Visualization of the Fundamental Theorem of Calculus

Given a function f that is continuous on an interval [a,b], we can integrate the function from c to x such that a<c<b and a<x<b.

Now let F(x) on [a,b] represent the resultant general but particular anti-derivative of f. Now, F(x) represents the sum of area under the curve f from c to x. It’ll be positive if x>c and negative if x<c. For example, as you increase x, the ending point of the area extends to the right (positive x-axis). As you decrease it, it shrinks to the left (negative x-axis); at some point, it becomes negative and extends to the left negatively.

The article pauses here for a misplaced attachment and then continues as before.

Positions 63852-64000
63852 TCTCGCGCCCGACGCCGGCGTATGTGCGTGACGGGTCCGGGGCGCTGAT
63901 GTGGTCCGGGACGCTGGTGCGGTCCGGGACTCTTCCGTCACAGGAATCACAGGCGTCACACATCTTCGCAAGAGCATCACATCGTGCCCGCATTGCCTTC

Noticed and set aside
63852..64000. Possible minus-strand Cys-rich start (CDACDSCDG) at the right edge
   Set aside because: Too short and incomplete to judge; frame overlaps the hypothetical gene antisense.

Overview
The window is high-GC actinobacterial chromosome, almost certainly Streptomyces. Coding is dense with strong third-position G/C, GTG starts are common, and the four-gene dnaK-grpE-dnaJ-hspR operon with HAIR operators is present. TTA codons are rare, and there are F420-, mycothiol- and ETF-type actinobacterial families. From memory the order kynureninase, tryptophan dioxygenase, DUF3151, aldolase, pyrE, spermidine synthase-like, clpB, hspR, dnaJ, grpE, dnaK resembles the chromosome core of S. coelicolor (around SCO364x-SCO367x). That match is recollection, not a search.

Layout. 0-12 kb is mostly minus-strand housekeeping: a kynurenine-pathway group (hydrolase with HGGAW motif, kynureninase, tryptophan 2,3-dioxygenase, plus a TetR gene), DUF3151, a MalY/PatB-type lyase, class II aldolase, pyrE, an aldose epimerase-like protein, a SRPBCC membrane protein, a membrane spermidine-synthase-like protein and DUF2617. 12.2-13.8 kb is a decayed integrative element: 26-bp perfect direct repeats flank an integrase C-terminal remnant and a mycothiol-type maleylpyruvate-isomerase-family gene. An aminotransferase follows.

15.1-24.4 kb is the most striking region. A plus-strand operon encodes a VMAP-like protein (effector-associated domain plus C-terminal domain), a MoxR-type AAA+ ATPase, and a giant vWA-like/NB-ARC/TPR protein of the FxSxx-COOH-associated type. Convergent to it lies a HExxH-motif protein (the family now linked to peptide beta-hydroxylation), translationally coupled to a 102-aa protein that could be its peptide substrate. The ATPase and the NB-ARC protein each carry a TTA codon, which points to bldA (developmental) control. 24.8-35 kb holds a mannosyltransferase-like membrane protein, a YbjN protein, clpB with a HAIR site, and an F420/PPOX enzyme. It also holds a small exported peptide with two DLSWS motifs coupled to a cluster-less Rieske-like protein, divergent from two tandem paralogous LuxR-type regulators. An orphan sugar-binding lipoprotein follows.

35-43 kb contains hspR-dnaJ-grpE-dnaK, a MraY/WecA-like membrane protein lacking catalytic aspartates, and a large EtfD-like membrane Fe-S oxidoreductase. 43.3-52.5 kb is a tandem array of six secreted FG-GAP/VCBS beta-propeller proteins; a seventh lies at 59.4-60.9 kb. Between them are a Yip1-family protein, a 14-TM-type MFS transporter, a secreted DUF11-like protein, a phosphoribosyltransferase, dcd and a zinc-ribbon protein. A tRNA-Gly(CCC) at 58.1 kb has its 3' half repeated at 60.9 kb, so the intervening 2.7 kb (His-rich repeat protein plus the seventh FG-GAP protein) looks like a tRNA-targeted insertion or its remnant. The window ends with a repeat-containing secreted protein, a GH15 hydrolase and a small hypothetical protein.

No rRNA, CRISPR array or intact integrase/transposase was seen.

Furthermore, F(p)F(q) where a<p<b and a<q<b is a difference of area under the curve f starting from c to each p and q. In addition, consider dFdx. dF is a small area under the curve f whose height is f and whose width is dx. Thus, dF=fdx. Then dFdx=fdxdx=f as given.